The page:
Top 10 Excuses for Cheating

Men and women cheat for all kinds of reasons, ranging from the understandable to the absurd. Here are 10 top reasons men and women give for going astray:

1. Sex is my most important need.

In other words, “I can’t help it. I’m biologically programmed to sow my wild oats.” When someone (typically a man) can’t figure out what it is that drives them to cheat, the “primitive instinct to sleep with as many women as possible” argument often surfaces. But this excuse flies out the window in the face of research that shows more men are monogamous than not and that men, in particular, are happier and healthier when married.

The reality is that, like all decisions, choosing to be in a relationship involves trade-offs. When you choose a committed relationship, you’ve decided that love and companionship are more important than having sex with a cadre of different people. It can be difficult to accept, but in this area, you can’t “have it all.”

2. My partner let himself/herself go.

When we first start dating someone, we fall in love with certain characteristics. For some, it’s looks; for others, it’s their beloved’s sharp wit or the way the other person makes them feel. But everyone is on their best behavior during the courtship phase, investing time into looking good and ever-so-politely hiding their flaws.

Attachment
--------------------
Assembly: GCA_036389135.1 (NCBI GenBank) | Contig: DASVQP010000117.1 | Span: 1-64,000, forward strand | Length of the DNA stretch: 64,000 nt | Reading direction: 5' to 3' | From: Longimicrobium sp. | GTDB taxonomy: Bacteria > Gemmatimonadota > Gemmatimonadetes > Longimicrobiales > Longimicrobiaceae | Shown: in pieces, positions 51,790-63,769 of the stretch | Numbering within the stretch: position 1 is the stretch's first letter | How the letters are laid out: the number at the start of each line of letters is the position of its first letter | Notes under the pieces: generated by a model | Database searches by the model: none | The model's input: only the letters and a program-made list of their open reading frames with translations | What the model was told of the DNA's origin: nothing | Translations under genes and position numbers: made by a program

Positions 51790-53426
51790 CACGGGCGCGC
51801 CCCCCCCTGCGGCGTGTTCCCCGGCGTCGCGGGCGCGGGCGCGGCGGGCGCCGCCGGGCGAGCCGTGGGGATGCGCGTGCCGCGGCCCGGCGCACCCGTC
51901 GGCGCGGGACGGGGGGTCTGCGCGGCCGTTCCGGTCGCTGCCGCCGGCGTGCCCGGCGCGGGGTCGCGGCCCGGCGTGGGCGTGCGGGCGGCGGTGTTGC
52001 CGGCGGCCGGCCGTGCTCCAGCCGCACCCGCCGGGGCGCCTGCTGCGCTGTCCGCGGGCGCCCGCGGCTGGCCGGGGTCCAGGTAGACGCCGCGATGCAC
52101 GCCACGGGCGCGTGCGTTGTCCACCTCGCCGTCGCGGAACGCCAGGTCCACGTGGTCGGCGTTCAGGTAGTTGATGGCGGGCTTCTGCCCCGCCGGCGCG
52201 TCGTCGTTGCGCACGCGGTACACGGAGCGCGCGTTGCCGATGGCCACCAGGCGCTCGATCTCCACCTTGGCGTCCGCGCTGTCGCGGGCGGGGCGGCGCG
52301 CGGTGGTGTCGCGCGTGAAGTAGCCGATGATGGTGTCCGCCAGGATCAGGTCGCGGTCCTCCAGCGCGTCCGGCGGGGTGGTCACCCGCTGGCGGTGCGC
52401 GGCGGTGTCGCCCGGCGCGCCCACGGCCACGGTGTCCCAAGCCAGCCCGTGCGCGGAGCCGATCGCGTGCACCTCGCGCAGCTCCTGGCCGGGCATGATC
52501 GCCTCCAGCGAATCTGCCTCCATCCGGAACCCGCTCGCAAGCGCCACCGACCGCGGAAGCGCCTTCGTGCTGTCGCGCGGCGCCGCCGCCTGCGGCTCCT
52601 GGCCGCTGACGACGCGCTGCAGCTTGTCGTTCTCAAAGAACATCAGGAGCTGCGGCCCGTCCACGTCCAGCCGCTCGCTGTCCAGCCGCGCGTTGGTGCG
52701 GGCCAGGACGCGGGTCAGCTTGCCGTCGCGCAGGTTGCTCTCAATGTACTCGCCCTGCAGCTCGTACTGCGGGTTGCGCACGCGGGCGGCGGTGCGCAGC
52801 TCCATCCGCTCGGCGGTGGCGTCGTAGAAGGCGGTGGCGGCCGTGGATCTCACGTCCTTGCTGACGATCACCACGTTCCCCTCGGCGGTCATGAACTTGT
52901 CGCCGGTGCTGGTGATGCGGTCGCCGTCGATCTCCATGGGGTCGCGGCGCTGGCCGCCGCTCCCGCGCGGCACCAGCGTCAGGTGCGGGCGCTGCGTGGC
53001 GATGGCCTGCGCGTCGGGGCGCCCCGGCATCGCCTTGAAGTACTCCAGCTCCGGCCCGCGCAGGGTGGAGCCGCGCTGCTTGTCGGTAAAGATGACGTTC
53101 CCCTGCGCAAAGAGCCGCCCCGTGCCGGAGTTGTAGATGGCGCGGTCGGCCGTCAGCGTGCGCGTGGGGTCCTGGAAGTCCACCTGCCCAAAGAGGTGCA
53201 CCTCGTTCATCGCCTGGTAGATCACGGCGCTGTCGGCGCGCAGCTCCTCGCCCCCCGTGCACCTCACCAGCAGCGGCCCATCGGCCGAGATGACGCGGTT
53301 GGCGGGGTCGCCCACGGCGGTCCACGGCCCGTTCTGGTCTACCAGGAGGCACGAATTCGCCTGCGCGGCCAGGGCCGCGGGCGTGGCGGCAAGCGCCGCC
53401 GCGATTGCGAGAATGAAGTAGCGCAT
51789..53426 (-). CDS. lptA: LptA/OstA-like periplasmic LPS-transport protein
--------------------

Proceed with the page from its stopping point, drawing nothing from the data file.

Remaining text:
Over time, the things that originally attracted us to the other person may begin to fade. She may gain weight or stop dressing up. He may skimp on the romance or stop helping out at home. Rather than looking for positives, we begin focusing on negatives. And in some cases, the other person has, in fact, changed, or they never really knew their partner or perhaps believed they would change.

In many relationships, the early attractors are replaced with deeper connections and discoveries of even more desirable characteristics that went unnoticed in the courtship phase. In others, the original attractors remain extremely important, and the couple may agree that effort needs to be made to maintain those areas.

3. My emotional needs aren’t being met.

Some men and women become unfaithful because they don’t feel that their partner is meeting their emotional needs. Men may complain about their nagging “ball and chain” while women may feel unheard and uncared for.

Some of the most commonly expressed needs of men include sexual fulfillment, recreational companionship, physical attraction, domestic support, and admiration or appreciation. Women’s needs differ in many ways and commonly include affection, conversation, honesty, financial support, and family commitment.